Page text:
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Vladimir Putin’s Forever War in Ukraine

After almost three months of humanitarian catastrophe, an end to Russia’s war in Ukraine appears to be farther away than ever. Russia did not achieve the quick victory that Kremlin planners seem to have expected back in February, and yet Vladimir Putin shows no sign of abandoning his original aims to “demilitarize” and “denazify” Ukraine. Ukraine’s armed forces, supported by material aid from the West and moral support from a domestic population that increasingly sees this conflict as an existential struggle, remain highly motivated to defend their state from outside aggression. It is the perfect recipe for a fierce stalemate.

“Russia probably does not have sufficient manpower to mount offensives against large cities,” says Nikolai Topornin, an international relations professor at a major Moscow university and a reservist officer in an artillery corps. “Maybe Russia can take some of the smaller towns in the Donetsk and Lugansk region — Kramatorsk, Severodonetsk, Sloviansk — but the idea that it will be possible to occupy regional centers like Dnipro or Zaporizhia is unrealistic given the current balance of forces.”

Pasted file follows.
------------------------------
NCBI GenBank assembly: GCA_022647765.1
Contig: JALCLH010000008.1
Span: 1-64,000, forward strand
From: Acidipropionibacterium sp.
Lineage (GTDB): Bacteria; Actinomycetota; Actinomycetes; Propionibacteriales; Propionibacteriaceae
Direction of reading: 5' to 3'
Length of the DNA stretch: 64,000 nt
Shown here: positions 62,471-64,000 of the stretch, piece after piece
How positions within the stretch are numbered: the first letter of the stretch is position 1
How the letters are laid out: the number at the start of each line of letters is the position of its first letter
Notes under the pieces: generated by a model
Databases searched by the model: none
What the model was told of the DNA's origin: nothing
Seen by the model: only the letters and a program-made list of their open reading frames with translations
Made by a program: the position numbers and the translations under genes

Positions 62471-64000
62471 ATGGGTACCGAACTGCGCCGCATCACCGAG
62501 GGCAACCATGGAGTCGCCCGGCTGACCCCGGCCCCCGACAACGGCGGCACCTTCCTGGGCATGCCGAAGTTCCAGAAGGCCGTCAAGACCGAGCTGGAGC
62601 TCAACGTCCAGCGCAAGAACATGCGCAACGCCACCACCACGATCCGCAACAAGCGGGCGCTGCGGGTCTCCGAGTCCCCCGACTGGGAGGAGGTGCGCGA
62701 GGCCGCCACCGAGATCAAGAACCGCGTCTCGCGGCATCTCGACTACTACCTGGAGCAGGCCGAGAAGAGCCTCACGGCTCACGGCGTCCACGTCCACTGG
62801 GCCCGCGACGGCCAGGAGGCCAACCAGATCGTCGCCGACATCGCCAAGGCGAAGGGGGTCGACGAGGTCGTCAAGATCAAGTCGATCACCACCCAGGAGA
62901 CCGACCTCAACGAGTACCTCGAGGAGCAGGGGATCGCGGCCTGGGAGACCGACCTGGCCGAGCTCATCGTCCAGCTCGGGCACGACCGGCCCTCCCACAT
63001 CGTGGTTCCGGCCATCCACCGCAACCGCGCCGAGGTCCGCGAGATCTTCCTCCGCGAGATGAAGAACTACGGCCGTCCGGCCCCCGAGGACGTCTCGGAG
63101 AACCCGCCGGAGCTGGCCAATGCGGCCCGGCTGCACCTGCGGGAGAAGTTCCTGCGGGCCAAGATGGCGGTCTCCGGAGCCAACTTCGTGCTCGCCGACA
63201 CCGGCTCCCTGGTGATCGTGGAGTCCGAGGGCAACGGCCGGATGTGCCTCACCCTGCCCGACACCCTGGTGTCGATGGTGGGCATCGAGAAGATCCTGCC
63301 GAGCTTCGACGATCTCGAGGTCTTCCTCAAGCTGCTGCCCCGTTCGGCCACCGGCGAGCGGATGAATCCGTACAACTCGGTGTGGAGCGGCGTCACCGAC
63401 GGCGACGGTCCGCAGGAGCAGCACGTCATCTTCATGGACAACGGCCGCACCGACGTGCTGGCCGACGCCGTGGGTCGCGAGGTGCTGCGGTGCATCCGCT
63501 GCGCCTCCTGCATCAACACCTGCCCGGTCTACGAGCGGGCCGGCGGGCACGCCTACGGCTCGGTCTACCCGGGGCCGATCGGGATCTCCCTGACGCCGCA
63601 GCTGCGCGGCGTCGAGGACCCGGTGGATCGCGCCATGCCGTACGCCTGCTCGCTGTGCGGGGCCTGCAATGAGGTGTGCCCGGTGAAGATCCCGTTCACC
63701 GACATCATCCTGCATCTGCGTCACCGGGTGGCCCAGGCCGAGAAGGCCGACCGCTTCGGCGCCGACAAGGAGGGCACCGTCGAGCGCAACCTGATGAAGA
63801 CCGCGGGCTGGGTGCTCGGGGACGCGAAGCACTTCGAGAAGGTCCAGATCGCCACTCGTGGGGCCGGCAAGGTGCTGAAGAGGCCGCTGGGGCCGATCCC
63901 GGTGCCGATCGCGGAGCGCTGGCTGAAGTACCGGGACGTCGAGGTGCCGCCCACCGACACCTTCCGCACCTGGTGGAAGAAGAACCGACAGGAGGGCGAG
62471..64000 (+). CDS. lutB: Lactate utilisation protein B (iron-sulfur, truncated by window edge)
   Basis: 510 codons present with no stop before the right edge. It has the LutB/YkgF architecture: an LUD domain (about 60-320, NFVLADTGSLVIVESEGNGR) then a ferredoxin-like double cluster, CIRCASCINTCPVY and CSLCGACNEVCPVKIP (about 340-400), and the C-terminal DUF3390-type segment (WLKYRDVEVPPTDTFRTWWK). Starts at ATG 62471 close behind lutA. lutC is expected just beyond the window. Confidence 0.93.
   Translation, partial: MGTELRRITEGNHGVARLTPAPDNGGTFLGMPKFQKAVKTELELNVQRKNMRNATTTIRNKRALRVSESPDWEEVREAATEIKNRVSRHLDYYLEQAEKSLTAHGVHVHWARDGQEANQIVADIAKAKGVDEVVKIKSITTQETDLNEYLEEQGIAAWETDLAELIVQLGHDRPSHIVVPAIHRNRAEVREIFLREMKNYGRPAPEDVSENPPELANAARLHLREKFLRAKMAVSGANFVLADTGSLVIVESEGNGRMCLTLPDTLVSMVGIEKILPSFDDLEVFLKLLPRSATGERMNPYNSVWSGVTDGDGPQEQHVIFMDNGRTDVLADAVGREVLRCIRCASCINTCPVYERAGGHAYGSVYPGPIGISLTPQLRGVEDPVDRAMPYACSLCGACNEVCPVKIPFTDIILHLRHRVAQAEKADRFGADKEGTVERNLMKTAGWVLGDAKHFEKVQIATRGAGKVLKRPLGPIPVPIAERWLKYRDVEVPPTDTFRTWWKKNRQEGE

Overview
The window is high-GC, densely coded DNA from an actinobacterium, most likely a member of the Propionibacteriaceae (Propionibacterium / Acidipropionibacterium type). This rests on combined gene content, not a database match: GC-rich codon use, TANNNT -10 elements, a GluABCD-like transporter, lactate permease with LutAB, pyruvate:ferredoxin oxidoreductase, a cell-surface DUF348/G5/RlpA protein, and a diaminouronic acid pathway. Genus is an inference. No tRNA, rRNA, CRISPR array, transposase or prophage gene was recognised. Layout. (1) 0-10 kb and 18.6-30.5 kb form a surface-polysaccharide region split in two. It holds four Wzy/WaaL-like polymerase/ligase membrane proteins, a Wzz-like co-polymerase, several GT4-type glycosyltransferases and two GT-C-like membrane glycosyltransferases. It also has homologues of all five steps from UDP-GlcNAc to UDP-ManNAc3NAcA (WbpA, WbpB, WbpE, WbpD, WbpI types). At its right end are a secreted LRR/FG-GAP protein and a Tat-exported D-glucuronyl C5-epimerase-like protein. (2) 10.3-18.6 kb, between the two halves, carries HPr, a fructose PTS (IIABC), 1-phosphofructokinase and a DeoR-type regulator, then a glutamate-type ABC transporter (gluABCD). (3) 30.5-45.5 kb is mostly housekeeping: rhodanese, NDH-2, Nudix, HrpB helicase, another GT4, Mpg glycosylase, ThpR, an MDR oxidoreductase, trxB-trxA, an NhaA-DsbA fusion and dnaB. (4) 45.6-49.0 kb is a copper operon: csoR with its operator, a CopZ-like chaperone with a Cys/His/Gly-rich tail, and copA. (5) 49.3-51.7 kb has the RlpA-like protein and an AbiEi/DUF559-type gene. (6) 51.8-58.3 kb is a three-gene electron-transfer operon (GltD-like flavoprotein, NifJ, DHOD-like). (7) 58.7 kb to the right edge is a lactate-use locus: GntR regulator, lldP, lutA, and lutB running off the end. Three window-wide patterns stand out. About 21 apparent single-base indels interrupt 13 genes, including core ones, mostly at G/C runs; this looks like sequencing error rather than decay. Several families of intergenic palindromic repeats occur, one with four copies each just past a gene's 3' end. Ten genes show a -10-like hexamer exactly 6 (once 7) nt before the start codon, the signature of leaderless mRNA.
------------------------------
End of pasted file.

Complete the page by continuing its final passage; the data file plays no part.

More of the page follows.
Despite the Russian president’s claims at the May 9 military parade that Russia was fighting to bring about “a world with no place for executioners, thugs, and nazis,” the Russian political leadership has not mobilized its population for war. Russia’s official designation of its actions in Ukraine as a “special military operation” means that conscripts cannot be sent into battle on Ukrainian soil. Even if the Kremlin officially declares war in the coming days, it would still take weeks to outfit and retrain reservist call-ups and months to get the next batch of conscripts ready for actual combat.

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